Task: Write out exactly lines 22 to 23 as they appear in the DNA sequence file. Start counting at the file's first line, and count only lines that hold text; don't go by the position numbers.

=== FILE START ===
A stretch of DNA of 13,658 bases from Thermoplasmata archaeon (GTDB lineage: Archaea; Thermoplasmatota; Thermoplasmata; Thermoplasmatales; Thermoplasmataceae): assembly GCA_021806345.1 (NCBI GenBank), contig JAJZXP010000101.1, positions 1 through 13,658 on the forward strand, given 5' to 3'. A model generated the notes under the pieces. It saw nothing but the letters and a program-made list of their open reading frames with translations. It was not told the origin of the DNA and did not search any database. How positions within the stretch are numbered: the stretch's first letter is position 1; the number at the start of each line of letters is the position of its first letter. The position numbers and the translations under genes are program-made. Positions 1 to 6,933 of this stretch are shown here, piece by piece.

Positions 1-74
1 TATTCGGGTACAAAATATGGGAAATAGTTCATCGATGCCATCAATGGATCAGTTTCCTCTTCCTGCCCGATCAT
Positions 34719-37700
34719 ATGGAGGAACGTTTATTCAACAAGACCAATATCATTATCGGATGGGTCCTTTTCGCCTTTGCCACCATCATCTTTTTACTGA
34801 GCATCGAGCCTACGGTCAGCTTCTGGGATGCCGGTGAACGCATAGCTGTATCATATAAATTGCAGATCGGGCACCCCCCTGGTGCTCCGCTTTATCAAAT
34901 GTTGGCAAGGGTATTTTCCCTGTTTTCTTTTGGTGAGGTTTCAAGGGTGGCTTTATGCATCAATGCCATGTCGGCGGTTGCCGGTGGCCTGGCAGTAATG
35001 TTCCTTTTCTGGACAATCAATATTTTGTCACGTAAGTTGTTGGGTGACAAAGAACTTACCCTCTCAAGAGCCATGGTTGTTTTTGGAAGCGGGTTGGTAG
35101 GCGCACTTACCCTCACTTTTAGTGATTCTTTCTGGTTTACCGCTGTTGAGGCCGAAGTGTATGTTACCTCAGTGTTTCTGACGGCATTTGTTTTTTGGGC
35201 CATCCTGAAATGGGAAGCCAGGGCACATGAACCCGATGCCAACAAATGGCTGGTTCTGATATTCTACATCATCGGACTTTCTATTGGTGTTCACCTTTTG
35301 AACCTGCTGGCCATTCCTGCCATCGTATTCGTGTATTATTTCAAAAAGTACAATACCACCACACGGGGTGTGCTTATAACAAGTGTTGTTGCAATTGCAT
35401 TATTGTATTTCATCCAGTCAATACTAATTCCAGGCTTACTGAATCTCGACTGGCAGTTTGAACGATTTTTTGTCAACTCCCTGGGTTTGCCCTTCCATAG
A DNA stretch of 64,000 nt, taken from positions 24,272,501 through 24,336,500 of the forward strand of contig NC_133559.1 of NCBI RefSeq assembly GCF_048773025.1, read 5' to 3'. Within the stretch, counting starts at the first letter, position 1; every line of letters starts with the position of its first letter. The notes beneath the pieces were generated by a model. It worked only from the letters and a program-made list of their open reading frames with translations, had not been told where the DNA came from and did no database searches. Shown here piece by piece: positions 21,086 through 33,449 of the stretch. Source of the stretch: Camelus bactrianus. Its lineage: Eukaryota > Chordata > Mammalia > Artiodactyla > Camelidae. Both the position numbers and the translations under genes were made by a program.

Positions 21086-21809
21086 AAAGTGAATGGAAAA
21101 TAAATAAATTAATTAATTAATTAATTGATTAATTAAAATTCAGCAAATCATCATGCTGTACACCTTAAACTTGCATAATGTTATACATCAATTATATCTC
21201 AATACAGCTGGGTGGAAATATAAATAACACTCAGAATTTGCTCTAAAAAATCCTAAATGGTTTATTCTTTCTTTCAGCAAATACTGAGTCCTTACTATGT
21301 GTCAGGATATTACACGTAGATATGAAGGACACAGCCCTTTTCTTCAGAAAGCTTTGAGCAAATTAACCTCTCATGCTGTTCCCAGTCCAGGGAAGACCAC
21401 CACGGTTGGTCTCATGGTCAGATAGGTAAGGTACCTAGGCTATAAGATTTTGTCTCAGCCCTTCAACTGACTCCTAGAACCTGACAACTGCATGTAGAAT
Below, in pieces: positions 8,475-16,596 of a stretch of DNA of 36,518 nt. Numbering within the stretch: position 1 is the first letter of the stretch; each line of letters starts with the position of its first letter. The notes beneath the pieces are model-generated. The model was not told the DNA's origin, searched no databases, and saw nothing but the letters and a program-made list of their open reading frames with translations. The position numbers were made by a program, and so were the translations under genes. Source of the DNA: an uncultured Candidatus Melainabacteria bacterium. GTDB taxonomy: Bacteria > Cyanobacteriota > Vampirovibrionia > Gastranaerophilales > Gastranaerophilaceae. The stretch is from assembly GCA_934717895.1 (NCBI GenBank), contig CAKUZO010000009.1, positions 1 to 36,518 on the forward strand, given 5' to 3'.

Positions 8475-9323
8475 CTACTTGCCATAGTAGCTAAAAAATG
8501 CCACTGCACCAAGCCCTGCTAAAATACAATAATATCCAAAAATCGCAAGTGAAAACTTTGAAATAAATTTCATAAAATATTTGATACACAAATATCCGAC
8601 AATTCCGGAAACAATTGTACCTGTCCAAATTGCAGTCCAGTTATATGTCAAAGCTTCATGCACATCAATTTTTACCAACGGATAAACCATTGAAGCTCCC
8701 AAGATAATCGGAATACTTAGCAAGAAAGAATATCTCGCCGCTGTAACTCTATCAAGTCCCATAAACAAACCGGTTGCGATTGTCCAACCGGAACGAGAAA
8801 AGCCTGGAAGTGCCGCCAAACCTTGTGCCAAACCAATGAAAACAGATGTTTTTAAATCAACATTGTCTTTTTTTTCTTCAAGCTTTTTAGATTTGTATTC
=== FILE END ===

8475 CTACTTGCCATAGTAGCTAAAAAATG
8501 CCACTGCACCAAGCCCTGCTAAAATACAATAATATCCAAAAATCGCAAGTGAAAACTTTGAAATAAATTTCATAAAATATTTGATACACAAATATCCGAC